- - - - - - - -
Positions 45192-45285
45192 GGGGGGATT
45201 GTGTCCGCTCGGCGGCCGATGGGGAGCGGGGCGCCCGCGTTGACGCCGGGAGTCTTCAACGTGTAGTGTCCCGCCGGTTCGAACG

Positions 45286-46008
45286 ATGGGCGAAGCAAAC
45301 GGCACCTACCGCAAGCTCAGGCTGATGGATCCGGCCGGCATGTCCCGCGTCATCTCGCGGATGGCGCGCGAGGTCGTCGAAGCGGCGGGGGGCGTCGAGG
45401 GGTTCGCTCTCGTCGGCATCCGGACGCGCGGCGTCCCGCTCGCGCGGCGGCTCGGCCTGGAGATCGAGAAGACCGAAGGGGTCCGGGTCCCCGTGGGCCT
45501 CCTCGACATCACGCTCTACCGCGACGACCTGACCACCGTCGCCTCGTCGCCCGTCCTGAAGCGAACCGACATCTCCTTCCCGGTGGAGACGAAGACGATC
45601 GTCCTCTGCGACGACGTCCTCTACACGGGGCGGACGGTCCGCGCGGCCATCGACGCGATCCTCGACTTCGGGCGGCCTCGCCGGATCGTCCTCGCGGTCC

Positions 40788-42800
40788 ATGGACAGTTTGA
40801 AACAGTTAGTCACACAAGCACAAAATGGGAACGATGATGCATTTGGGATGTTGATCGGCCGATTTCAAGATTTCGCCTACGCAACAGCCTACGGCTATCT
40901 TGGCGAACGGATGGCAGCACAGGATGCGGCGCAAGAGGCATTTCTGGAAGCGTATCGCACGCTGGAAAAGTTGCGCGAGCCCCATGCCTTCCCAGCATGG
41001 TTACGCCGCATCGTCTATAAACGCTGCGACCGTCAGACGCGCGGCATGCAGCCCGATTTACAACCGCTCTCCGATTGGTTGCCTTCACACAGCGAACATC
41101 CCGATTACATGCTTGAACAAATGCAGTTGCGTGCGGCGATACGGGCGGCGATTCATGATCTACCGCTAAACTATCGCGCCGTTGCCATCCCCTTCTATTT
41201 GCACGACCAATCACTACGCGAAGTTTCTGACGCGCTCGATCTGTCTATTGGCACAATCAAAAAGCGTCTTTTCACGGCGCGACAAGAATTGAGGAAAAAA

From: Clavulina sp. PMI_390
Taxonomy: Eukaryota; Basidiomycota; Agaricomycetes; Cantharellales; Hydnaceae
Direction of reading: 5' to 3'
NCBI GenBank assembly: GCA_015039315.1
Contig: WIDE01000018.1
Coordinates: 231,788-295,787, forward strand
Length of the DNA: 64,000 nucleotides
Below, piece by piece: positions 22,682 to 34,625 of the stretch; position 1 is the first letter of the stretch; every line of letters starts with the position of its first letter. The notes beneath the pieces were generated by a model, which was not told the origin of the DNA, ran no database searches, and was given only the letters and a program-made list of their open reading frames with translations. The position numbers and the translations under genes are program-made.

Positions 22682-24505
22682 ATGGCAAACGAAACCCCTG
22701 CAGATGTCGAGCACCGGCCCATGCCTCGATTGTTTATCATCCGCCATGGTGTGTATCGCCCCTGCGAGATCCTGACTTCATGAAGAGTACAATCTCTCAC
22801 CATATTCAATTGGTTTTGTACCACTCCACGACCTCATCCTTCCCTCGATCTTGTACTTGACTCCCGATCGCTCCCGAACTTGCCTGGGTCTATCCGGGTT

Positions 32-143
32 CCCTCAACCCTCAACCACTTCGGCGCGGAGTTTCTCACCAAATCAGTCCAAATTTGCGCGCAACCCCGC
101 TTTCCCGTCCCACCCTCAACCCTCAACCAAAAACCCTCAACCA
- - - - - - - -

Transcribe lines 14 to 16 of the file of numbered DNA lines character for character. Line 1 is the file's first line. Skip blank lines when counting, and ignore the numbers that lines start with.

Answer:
41001 TTACGCCGCATCGTCTATAAACGCTGCGACCGTCAGACGCGCGGCATGCAGCCCGATTTACAACCGCTCTCCGATTGGTTGCCTTCACACAGCGAACATC
41101 CCGATTACATGCTTGAACAAATGCAGTTGCGTGCGGCGATACGGGCGGCGATTCATGATCTACCGCTAAACTATCGCGCCGTTGCCATCCCCTTCTATTT
41201 GCACGACCAATCACTACGCGAAGTTTCTGACGCGCTCGATCTGTCTATTGGCACAATCAAAAAGCGTCTTTTCACGGCGCGACAAGAATTGAGGAAAAAA